Bridgeman Education has recently added the Royal Asiatic Society’s collection of historical images, as well as 100,000 other diverse images, to its database. Click here to search this database or search by the title “Bridgeman Education” in the library’s catalog at library.uh.edu.
Last week the C. T. Bauer College of Business hosted their third annual Gold & Silver Cougar Alumni Luncheon, where current Bauer students mixed and mingled with graduates from 25 and 50 years ago.
The University of Houston Special Collections contributed to the festivities as University Archivist Mary Manning and Program Manager Matt Richardson attended the reunion, showcasing a veritable mobile museum of artifacts documenting the history of the C. T. Bauer College of Business as well as the storied history of the university. Pulled from a number of collections in the University Archives, the tabletop displays prominently featured the Bauer College of Business Records and UH Photographs Collection, including old College of Business brochures advertising various focuses of study (including Air Stewardess training!), photographs and documents chronicling the construction and dedication of Melcher Hall, commencement programs from the 1964 and 1989 classes being honored, as well as yearbooks and various items showcasing UH Traditions (like Frontier Fiesta) and athletics milestones (like the Game of the Century).
A rare treat indeed to see these gems away from their cloistered confines in the Special Collections Reading Room and those in attendance seemed most appreciative as they strolled down memory lane.
When asked about their involvement in reunion events like these, Mary Manning replied, “University Archives loves to be involved in alumni events. We love to show off all the great documents, photographs, and artifacts we have in our collections. Our materials remind alumni of their time at UH, and University Archives staff always learn something new about the history of UH from alumni—sometimes it even leads to alumni donating their memorabilia to the archives. It is a win-win situation. And a lot of fun!”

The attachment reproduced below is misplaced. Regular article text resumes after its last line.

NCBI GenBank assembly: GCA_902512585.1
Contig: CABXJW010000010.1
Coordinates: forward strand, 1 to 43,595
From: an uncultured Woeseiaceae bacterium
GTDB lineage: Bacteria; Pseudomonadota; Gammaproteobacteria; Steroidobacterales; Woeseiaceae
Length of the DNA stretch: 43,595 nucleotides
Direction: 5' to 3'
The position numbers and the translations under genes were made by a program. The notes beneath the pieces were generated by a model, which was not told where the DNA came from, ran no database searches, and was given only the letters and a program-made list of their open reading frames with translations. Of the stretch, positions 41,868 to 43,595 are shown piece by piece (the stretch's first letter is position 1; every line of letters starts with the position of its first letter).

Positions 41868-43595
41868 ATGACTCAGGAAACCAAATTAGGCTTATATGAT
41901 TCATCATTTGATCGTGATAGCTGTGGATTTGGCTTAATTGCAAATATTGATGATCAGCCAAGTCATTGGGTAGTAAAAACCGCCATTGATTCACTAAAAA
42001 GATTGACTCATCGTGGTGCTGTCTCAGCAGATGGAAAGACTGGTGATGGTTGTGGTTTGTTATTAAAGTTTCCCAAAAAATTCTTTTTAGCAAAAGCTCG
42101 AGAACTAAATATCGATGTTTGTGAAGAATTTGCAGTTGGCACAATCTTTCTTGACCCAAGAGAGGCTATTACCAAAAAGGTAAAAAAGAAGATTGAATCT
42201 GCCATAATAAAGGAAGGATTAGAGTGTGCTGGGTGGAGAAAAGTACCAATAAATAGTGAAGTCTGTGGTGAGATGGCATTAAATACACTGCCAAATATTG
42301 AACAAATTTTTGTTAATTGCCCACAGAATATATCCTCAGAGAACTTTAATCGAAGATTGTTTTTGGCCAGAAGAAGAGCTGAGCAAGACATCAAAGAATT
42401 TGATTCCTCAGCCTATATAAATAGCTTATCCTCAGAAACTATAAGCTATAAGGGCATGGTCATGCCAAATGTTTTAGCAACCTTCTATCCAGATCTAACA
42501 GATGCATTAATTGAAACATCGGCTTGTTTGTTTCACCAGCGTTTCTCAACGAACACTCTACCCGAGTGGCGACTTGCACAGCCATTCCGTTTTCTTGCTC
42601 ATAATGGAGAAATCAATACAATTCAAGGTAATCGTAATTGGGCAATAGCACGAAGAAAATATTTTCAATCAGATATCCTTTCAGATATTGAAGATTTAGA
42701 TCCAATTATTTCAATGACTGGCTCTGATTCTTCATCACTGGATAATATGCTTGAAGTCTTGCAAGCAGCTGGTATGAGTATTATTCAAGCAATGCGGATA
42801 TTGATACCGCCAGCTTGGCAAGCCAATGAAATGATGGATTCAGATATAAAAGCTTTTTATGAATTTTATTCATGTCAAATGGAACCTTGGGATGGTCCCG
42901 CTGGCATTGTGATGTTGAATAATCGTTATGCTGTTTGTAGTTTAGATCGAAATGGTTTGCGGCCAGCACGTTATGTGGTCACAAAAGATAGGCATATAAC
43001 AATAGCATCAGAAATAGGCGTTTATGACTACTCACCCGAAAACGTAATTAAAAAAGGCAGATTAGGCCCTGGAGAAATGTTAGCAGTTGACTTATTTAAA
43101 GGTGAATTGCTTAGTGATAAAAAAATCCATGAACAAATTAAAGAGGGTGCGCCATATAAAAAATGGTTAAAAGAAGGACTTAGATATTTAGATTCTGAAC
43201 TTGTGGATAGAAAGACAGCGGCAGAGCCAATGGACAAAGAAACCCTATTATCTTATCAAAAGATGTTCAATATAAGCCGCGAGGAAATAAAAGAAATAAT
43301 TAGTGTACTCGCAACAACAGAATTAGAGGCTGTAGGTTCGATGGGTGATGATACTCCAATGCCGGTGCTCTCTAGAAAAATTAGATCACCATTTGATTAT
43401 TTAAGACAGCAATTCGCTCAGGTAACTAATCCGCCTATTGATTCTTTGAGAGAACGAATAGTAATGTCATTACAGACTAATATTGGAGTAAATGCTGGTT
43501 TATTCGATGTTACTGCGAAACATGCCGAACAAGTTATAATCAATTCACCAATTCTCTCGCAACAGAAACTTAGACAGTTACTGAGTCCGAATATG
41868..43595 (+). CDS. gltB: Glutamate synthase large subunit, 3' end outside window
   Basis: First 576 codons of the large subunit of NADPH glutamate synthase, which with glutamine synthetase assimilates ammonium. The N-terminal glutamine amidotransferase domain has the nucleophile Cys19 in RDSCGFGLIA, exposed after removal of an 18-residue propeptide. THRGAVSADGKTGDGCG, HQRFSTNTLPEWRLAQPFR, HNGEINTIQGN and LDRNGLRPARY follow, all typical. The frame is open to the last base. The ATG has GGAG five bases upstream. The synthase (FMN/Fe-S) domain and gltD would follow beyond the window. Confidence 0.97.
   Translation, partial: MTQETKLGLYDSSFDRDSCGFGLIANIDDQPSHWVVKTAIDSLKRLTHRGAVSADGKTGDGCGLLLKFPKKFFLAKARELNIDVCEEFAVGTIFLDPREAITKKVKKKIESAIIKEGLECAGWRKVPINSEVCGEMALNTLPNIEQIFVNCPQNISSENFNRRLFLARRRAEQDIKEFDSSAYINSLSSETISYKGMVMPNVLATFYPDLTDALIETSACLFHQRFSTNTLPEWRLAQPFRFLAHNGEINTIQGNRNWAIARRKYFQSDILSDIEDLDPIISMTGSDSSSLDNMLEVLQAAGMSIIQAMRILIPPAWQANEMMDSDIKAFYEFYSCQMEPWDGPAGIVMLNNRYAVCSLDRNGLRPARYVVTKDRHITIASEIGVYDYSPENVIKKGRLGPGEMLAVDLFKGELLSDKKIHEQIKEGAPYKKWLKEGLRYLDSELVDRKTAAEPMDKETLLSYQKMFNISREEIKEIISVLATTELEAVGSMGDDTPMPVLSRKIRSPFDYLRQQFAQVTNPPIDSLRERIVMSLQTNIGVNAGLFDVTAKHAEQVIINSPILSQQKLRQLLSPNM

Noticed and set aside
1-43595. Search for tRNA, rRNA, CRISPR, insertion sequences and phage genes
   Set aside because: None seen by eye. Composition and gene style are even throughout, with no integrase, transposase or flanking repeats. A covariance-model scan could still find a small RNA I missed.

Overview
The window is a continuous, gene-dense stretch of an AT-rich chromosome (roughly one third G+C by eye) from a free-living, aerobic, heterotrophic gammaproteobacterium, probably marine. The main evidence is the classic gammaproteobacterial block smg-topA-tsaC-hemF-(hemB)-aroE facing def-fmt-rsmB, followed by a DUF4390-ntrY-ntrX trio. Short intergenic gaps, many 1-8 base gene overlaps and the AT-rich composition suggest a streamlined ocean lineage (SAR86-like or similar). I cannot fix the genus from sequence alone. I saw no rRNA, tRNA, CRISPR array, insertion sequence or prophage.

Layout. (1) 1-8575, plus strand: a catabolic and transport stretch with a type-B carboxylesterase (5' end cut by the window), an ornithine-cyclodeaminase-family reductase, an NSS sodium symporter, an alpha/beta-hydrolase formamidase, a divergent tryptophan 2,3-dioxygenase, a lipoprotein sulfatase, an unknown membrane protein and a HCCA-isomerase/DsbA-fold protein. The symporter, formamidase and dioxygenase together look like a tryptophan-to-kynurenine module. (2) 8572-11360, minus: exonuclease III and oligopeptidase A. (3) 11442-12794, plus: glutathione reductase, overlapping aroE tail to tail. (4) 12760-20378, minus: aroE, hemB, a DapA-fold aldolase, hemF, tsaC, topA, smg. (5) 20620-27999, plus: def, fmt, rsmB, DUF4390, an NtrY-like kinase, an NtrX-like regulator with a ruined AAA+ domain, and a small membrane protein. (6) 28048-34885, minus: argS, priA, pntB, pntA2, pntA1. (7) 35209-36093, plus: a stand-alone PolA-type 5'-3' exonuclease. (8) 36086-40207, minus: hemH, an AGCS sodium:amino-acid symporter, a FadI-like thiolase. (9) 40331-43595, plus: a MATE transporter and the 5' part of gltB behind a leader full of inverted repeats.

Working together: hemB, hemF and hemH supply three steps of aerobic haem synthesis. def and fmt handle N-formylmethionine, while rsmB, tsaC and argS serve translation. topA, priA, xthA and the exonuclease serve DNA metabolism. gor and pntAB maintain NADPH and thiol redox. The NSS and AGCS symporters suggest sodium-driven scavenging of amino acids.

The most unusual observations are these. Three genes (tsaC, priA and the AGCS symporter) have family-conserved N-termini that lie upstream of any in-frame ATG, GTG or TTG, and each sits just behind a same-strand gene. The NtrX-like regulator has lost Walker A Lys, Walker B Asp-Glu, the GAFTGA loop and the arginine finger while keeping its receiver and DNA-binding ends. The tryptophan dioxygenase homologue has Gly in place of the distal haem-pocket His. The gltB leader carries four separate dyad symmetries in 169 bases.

We are currently experiencing access problems to Literary Market Place, a database that provides publishing industry information. We have contacted to publisher, and they are working to resolve the issue. We will update this blog post when the resource is working again. We apologize for the inconvenience.
Our congratulations to the Union College Dutchmen who upset the top-seeded Minnesota Golden Gophers in Philadelphia over the weekend to claim their first ever NCAA men’s collegiate hockey national championship. Union College triumphed in a bit of a Cinderella story, emerging as champions of the Frozen Four by defeating the the likes of Vermont, Providence, and traditional collegiate hockey power Boston College before skating past the Gophers with a 7-4 victory.
And here at the University of Houston, we know a thing or two about traditional collegiate hockey powers.
Oh what’s that, you say? They don’t play real hockey in Texas and the University of Houston, of all places, certainly does not have a rich hockey tradition.
Oh ye of little sporting history.
Patrick J. Nicholson’s In Time reminds us that an upstart Cougar hockey team forged a cross-town rivalry with Rice University over at the Polar Wave Ice Palace on McGowen Avenue four decades before these two schools would ever square off on the football field. Out of the blocks the Houston Cougar ice hockey team barnstormed through their season’s schedule, thrashed their competition, and went undefeated, outscoring their opponents on average three to one. As one might imagine, however, finding opponents for a brand new hockey program representing a very young Houston Junior College was not easy and counted among the victories that year was a besting of Rettig’s Ice Cream Parlor among others. The Houston hockey establishment was less than impressed with the Cougars’ competition and, as the 1934 Houstonian informs us, “Because of an incomplete schedule, the city championship was forfeited.”
For a few years the hockey program lay dormant until 1939 saw a new hockey team become the first sport to be sponsored by the newly chartered University of Houston. The high water mark for Cougar hockey may have been the 1940 season as they attempted to reclaim a city title stripped from them just a few years prior. This time there were no questions about incomplete schedules when a would-be dream season saw a regular season split with “Rice Institute” deal the Cougars their only loss and the Owls would go on to win a unique tie-breaking scenario, claiming the city championship for themselves.